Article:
It’s hard to know if any book, even a great one, will really reach another person, or change how he or she sees the world. But if you’re buying a gift for someone who loves tech, here are a couple good bets.
James Gleick’s The Information is sweeping history of the concept of data, and one that can spin a reader’s rudimentary, intuitive understanding of the principles of computing, logic, physics and mathematics into a series of deeply rewarding revelations about the way things work. From the NYT’s review:bq. Gleick makes his case in a sweeping survey that covers the five millenniums of humanity’s engagement with information, from the invention of writing in Sumer to the elevation of information to a first principle in the sciences over the last half-century or so. It’s a grand narrative if ever there was one, but its key moment can be pinpointed to 1948, when Claude Shannon, a young mathematician with a background in cryptography and telephony, published a paper called “A Mathematical Theory of Communication” in a Bell Labs technical journal.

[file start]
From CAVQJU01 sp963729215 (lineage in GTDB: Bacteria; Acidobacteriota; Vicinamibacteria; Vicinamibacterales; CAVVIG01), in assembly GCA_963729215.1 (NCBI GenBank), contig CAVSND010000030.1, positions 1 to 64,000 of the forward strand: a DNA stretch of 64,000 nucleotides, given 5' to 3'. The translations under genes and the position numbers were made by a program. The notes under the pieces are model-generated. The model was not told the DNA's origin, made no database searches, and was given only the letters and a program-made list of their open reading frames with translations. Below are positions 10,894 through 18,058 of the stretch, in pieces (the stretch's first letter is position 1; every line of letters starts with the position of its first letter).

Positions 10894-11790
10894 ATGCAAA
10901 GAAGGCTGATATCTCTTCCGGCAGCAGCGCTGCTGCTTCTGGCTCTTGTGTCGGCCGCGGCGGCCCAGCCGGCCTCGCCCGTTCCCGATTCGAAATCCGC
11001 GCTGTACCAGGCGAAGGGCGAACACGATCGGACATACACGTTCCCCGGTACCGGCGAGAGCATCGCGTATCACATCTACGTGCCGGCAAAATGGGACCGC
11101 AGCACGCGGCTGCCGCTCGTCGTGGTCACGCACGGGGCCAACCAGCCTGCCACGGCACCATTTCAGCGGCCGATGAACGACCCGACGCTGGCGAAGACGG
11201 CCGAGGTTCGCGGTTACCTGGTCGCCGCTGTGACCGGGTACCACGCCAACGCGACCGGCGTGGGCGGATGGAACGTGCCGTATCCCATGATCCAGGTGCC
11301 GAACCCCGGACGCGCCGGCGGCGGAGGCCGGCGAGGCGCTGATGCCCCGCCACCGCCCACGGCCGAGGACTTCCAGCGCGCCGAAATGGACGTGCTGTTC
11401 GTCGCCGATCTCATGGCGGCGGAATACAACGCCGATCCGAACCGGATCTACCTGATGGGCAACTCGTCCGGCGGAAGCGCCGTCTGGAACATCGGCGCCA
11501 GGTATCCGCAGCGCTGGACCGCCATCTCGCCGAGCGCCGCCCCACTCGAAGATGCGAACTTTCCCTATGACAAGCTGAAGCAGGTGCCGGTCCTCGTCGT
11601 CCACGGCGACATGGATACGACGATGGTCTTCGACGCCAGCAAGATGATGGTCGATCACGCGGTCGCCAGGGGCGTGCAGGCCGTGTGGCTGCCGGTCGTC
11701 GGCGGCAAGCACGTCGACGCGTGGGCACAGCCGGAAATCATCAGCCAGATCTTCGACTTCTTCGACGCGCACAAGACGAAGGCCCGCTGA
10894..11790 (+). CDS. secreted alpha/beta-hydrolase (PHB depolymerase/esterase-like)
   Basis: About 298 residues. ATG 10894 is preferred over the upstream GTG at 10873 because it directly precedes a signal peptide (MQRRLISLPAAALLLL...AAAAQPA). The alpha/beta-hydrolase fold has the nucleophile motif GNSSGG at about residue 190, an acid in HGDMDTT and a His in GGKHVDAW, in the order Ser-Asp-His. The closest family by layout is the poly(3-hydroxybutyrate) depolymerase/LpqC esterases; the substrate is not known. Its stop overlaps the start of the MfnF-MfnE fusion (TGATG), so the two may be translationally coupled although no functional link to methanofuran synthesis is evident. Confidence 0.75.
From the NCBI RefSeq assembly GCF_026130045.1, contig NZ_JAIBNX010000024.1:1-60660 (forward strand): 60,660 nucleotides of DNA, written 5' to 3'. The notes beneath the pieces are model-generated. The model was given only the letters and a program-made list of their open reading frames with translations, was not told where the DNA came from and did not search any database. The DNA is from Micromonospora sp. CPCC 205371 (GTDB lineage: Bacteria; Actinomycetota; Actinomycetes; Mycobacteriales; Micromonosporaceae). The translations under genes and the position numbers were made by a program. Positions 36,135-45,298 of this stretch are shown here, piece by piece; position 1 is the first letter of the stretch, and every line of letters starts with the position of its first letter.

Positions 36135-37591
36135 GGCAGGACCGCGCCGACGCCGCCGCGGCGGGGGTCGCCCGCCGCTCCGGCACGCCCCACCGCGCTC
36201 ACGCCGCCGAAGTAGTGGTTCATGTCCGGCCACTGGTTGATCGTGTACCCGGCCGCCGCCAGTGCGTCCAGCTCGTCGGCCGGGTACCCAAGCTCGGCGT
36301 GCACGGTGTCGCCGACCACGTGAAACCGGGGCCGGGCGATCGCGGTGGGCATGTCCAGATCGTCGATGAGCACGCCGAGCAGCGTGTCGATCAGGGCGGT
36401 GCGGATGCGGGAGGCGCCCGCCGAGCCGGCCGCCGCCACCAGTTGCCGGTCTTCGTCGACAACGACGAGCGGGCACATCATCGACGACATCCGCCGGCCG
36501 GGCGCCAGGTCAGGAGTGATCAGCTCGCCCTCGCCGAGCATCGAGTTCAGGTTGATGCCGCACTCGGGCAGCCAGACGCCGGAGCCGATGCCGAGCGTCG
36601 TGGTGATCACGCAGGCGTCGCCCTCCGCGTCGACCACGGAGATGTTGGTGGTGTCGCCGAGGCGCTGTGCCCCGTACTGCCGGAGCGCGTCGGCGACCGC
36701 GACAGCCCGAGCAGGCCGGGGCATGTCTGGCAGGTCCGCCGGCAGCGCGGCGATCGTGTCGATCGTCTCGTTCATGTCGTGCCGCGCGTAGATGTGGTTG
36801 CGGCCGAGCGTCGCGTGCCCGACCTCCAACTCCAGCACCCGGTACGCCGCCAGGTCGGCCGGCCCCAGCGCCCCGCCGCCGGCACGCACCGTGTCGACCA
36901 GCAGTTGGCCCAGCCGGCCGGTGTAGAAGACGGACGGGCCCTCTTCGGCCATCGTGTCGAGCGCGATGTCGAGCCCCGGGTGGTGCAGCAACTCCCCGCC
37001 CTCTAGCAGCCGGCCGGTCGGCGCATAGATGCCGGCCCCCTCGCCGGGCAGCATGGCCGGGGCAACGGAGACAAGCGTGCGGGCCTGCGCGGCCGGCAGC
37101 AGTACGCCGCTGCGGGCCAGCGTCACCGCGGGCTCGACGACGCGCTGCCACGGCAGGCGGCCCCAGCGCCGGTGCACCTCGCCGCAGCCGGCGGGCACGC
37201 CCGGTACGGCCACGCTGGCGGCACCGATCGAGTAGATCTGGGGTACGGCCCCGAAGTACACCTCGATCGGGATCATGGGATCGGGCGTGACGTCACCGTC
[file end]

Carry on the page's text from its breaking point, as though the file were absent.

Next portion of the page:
Andrew Blum’s Tubes will appeal to a slimmer audience. It’s a book for people who like things explained, and who like to reexplain those things later (again and again and again). It’s a port-to-port textual diagram of how the internet fits together, where and how it physically exists, and what that means to regular people. From the Guardian’s review:bq. What may surprise many readers is just how few shrines the internet has. It takes Blum only several trips to get around most of the world’s big “exchanges”, the meeting points for networks, dispelling any notion that the internet’s virtual ubiquity has a physical equivalent. He excels at rooting the internet in real-world locations, explaining why Frankfurt and London’s Docklands have become such an integral part of it.